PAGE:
Pumpin’ (poppin’) iron

Wednesday, March 10, 2010

27 weeks, 3 days pregnant
What was that? I left out a huge part of my doctor’s appointment yesterday, just so I could make it a separate, single-focused post? Oh yeah, that was me.
The big bombshell? I have … low iron.
Not that big of a deal, right? That’s what I thought! But the nurse — who was not Friendly Nurse, unfortunately — acted like I had hours to live, or something.
Let me back up: After I had my glucose test a few weeks ago, I had gotten bloodwork done. When I sat down yesterday, the nurse said the results from the test were fine (as I kind of figured, seeing as I’m the queen of low blood sugar).
But then she looked at me seriously and said my “hemoglobin” was very low. I panicked for a second, thinking, “What the hell is hemoglobin???” and then she explained that it was my iron. I had low iron.
BFD, right? My mom has low iron. Darling Husband has low iron. No biggie.
And I noticed there was a Post-it and a highlighted note on my folder, saying a big fat “99.” Not-so-nice Nurse went on to explain that normal levels for women were between 120 and 160, and I was … yup, 99. According to my last round of bloodwork, my level was 125 at that point. Oops.
Then the nurse — who I was really started to dislike by this point — took a pamphlet off the wall and read it to me. Like I was an idiot. I felt like saying, “Um, now that I know I have low iron, I’ll work on it. Promise.”
So here is the outcome out my low-iron-ness:
  1. I will take one slow-release iron pill every day (with orange juice, which improves iron absorption)
  2. I will increase my fibre intake (since taking iron supplements can cause the C-word)
  3. I will work on eating more iron-rich foods
Here’s the CliffsNotes version of what the nurse told me:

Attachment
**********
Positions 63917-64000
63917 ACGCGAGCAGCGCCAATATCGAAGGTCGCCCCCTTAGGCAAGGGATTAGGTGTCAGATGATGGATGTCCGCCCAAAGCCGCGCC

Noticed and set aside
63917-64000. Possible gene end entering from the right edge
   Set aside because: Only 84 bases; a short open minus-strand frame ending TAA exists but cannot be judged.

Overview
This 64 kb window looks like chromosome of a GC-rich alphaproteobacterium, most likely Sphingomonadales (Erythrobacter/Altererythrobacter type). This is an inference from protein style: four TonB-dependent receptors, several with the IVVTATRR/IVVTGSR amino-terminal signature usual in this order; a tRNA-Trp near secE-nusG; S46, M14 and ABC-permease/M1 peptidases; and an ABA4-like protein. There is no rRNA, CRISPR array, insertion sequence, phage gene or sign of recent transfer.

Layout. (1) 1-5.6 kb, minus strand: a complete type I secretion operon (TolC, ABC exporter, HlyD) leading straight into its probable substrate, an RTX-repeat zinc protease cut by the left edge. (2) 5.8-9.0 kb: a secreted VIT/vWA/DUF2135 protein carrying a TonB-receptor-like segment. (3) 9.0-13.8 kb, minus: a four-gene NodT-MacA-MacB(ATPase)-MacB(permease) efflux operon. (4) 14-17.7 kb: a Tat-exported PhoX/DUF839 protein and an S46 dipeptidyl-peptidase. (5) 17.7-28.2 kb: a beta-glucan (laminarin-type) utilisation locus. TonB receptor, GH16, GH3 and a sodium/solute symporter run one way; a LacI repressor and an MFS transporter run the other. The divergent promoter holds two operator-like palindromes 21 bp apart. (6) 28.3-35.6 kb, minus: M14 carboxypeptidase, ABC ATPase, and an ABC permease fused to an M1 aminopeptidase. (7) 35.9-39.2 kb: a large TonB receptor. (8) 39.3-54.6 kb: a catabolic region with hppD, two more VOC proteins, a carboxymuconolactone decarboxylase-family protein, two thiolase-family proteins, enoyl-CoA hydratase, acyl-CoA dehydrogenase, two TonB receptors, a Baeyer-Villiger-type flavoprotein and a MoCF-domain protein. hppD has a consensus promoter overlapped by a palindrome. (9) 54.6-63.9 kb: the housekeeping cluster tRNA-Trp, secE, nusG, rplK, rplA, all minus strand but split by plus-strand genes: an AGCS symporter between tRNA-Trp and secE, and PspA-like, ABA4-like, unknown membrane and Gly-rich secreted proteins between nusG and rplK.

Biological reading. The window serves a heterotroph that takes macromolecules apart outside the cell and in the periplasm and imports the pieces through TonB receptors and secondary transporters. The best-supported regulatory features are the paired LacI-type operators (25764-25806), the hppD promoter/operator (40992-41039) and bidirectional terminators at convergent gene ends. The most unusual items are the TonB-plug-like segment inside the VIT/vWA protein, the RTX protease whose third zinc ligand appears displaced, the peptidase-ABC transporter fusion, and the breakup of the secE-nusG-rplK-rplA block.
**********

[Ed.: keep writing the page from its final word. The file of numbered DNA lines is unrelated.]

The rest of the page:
Eating these foods helps to increase your iron absorption (i.e. eat this stuff with the iron-rich stuff):
  • Oranges
  • Orange juice
  • Cantaloupe
  • Strawberries
  • Grapefruit
  • Broccoli
  • Brussels sprouts
  • Tomatoes
  • Potatoes
  • Green & red peppers
Iron-rich grains:
  • Brown rice, 1 cup cooked (0.8 mg)
  • Whole wheat bread, 1 slice (0.9 mg)
  • English Muffin, 1 plain (1.4 mg)
  • Cream of Wheat, 1 cup (10.0 mg)
  • Raisin bran cereal, 1 cup (6.3 mg)
Iron-rich legumes, seeds, and soy:

  • Sunflower seeds, 1 ounce (1.4 mg)
  • Soy milk, 1 cup (1.4 mg)
  • Kidney beans, ½ cup canned (1.6 mg)
  • Raw Spinach, 1 cup 1 (mg**)
  • Cooked Spinach, 1 cup (3.5 mg **)

Iron-rich vegetables:

  • Broccoli, ½ cup, boiled (0.7 mg)
  • Green beans, ½ cup, boiled (0.8 mg)
  • Potato, fresh baked, cooked w/skin on (4.0 mg)
  • Vegetables, green leafy, ½ cup (2.0 mg)

Other iron-rich foods:

  • Blackstrap Molasses, one tablespoon (3.0 mg)
  • Dates or Prunes, ½ cup (2.4 mg)
  • Beef, Pork, Lamb, three ounces (2.3 to 3.0 mg)
  • Liver (beef, chicken), three ounces (8.0 to 25.0 mg*)
  • Dark meat Turkey ¾ cup (2.6 mg)
  • Pizza, cheese or pepperoni, ½ of 10 inch pie (4.5 to 5.5 mg)

So what do you think?

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